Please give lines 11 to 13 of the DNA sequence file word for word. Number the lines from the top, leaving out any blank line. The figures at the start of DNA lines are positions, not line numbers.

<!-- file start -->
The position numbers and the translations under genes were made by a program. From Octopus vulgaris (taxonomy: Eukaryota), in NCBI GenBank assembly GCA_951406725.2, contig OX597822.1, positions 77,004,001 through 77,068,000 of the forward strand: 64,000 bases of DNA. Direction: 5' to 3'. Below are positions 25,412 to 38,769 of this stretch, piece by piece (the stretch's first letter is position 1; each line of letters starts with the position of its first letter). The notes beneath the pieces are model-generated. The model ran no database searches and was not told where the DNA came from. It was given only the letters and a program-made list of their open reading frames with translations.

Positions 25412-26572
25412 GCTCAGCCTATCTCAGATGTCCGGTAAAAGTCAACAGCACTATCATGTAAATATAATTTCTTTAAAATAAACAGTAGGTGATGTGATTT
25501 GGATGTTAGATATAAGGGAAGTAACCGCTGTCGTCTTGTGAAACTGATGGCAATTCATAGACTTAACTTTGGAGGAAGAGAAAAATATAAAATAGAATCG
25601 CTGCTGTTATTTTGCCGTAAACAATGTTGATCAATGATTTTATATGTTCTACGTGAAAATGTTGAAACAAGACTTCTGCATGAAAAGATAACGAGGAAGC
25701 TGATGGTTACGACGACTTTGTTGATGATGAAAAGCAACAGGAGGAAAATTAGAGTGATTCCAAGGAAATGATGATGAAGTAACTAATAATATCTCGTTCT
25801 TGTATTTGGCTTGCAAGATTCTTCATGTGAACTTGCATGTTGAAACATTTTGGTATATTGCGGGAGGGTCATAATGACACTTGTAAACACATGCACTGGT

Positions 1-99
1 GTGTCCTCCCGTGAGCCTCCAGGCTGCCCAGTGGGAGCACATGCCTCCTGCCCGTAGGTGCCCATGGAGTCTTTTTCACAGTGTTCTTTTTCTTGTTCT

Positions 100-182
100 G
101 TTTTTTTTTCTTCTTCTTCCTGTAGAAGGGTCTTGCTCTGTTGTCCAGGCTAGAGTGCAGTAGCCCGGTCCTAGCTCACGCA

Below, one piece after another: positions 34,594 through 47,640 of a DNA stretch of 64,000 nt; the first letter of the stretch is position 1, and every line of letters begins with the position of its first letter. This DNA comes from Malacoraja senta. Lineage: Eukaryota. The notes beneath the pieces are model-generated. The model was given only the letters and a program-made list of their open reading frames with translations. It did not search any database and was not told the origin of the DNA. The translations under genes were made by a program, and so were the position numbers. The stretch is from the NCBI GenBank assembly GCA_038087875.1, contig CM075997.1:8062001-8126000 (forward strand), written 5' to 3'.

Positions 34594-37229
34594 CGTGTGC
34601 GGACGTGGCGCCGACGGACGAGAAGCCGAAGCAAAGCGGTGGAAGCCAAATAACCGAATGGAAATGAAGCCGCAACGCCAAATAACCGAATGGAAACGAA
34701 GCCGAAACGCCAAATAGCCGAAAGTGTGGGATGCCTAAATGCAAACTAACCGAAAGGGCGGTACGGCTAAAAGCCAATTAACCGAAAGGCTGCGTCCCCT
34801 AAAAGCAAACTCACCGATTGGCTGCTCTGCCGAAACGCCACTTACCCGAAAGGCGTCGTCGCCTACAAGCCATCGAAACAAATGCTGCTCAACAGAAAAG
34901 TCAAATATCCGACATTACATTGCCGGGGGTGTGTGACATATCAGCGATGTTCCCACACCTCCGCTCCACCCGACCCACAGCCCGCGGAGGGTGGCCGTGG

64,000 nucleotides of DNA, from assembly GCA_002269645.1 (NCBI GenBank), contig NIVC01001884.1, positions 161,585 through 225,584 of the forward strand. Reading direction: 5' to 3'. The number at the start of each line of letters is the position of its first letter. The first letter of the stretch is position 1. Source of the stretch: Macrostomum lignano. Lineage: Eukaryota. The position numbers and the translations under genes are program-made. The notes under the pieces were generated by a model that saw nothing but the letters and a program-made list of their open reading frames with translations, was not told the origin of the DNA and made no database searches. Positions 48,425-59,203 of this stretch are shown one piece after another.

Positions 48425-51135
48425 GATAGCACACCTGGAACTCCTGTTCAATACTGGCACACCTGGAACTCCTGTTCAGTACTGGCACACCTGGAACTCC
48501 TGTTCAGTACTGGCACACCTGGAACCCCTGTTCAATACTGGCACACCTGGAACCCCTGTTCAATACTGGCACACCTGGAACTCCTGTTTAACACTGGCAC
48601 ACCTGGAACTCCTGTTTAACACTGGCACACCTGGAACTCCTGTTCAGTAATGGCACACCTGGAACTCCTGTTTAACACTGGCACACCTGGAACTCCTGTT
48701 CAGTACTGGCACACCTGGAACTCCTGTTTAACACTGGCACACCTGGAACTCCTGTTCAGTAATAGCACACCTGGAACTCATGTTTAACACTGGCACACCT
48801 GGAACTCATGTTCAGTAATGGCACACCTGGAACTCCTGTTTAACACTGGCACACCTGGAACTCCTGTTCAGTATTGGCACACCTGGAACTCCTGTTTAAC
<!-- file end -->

100 G
101 TTTTTTTTTCTTCTTCTTCCTGTAGAAGGGTCTTGCTCTGTTGTCCAGGCTAGAGTGCAGTAGCCCGGTCCTAGCTCACGCA

Below, one piece after another: positions 34,594 through 47,640 of a DNA stretch of 64,000 nt; the first letter of the stretch is position 1, and every line of letters begins with the position of its first letter. This DNA comes from Malacoraja senta. Lineage: Eukaryota. The notes beneath the pieces are model-generated. The model was given only the letters and a program-made list of their open reading frames with translations. It did not search any database and was not told the origin of the DNA. The translations under genes were made by a program, and so were the position numbers. The stretch is from the NCBI GenBank assembly GCA_038087875.1, contig CM075997.1:8062001-8126000 (forward strand), written 5' to 3'.